Indian companies are expanding their CSR initiatives and this could land you a high-paying job

Indian companies are expanding their CSR initiatives and this
could land you a high-paying job

Vidya Shah, the ex-CFO of Edelweiss Financial Services, remembers writing many donation cheques to several NGOs as part of the CSR initiatives of the company. However, it was only after she decided to set up the EdelGive Foundation that she visited these NGOs, only to come across the eye-opening reality.

"Even the largest NGOs were struggling. They couldn't plan beyond six months because they were not sure they would be able to raise funds. And they had no process to measure the work they were doing," Vidya told ET.

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After deciding to help these NGOs build capabilities, Edelgive now operates on an annual budget of Rs 25 crore. However, Vidya admits that when the budget was much lower in the initial phases, administrative costs were kept low by limiting the Foundation's staff strength.

Indian companies are increasingly expanding the scope of their CSR activities, hinting at a happy place between the social and corporate sectors. While on one hand, business executives are joining NGOs, social workers too are receiving lucrative offers from corporate houses.

The Ministry of Company Affairs has fixed the annual CSR spends in the coming years at Rs 20,000 crore.

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This has resulted in an increase in the demand of individuals who can handle the CSR initiatives of companies, and since NGOs pay quite less because of budget constraints, salary hikes in corporate profiles can go as much as 40% higher.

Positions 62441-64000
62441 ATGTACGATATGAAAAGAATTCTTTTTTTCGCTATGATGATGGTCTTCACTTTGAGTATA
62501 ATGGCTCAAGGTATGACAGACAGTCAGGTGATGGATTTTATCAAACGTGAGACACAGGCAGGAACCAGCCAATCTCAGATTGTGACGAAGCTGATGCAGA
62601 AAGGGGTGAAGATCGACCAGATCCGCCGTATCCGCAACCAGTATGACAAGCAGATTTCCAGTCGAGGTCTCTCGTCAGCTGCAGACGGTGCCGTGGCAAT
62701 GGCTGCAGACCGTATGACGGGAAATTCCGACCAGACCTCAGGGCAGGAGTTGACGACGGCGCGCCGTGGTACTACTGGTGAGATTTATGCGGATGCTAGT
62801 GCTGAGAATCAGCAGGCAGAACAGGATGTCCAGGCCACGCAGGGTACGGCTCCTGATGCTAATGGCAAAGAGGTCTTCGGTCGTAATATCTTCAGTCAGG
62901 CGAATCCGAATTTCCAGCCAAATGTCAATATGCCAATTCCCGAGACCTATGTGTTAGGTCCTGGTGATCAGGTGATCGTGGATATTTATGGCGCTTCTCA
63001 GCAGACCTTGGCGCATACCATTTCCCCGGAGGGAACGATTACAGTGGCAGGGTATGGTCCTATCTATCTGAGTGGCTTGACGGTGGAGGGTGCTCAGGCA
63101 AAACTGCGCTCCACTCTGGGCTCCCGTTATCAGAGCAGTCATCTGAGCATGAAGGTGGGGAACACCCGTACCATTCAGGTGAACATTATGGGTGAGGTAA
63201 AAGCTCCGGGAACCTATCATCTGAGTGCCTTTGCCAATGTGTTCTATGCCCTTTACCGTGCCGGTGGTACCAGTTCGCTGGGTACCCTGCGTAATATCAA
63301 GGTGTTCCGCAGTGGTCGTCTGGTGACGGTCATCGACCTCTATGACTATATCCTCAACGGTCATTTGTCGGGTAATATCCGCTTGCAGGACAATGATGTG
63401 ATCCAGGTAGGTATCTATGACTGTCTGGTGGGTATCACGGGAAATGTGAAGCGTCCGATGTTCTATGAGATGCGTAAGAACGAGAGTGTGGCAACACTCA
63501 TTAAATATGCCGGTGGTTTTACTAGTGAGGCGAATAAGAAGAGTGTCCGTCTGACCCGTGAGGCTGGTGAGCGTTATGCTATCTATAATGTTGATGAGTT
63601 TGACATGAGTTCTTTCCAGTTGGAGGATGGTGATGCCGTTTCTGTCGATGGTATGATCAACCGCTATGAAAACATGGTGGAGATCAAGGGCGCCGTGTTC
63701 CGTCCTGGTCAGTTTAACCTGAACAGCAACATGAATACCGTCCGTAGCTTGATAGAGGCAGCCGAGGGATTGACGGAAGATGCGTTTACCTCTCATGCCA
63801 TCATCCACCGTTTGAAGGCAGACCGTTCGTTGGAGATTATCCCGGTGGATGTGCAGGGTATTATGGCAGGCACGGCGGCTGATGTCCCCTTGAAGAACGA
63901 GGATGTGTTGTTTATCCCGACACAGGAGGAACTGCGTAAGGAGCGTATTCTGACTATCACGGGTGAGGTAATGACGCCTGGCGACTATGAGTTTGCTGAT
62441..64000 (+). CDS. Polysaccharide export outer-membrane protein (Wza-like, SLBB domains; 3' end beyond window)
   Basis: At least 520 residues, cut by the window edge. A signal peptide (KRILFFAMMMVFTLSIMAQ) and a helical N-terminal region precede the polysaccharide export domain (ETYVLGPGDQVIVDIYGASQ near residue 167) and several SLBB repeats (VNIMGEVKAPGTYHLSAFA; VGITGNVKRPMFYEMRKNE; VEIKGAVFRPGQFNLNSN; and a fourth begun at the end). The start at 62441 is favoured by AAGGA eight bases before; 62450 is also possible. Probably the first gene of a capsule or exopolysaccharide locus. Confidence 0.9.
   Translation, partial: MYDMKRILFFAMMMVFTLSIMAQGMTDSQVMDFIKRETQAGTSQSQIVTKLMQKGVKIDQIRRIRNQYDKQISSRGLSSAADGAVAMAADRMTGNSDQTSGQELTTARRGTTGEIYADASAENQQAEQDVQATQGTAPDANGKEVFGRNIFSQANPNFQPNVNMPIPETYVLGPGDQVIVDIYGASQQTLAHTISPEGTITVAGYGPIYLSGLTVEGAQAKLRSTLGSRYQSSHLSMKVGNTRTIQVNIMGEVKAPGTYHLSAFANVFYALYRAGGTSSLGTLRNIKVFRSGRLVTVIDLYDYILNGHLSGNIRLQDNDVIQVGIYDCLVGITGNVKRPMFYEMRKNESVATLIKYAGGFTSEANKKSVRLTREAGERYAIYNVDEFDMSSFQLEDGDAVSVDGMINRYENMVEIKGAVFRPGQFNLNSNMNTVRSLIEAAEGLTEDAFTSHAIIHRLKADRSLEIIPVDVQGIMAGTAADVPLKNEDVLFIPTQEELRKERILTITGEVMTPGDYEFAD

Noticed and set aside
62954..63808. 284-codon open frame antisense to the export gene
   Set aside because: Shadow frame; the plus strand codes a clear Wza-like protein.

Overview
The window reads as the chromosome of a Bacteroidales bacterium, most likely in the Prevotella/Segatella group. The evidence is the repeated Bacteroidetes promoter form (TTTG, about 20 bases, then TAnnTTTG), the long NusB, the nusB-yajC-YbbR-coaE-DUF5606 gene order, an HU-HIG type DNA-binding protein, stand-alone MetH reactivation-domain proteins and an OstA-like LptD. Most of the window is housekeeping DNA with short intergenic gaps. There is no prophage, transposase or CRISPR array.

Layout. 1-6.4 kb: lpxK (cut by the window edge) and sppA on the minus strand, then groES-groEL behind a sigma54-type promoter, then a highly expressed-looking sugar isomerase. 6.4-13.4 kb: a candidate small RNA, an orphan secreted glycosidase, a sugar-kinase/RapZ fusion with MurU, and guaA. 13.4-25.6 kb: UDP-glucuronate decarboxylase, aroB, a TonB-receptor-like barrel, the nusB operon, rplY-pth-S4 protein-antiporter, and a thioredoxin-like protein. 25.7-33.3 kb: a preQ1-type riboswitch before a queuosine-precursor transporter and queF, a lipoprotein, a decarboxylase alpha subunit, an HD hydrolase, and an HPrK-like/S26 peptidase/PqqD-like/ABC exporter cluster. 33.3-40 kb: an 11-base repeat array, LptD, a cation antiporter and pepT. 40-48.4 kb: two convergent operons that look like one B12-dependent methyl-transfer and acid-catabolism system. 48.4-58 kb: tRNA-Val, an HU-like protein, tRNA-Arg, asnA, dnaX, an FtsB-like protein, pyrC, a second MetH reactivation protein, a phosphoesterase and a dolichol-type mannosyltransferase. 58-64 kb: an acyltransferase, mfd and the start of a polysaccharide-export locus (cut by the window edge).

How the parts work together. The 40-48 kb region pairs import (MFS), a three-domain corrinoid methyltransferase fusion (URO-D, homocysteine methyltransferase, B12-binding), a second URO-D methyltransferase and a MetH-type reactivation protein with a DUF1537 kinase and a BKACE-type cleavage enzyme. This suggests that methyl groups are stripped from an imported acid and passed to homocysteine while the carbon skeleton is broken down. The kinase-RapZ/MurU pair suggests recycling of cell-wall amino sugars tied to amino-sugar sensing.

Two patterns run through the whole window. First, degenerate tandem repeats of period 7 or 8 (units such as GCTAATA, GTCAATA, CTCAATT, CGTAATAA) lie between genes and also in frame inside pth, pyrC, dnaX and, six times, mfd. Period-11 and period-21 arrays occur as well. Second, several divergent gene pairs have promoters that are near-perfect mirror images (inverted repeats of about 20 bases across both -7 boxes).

To make the rising importance of CSR clearer, CSR heads once used to report to corporate affairs or human resources (HR), but nowadays, they report directly to a board of trustees or the global CSR head.

The rise in demand has given birth to dedicated headhunting firms that help corporates in their search for talented CSR individuals. Third Sector Partners, one such firm, placed 65 senior level CSR professionals in the last financial year.

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"Most of them want someone from the development sector, with grassroots experience, but that really limits the choice. We persuade them to be open to crossover candidates from the corporate sector, especially from banking. They're usually willing to take salary cuts in order to join the social sector," Managing partner Poulomee Ghosh told ET.

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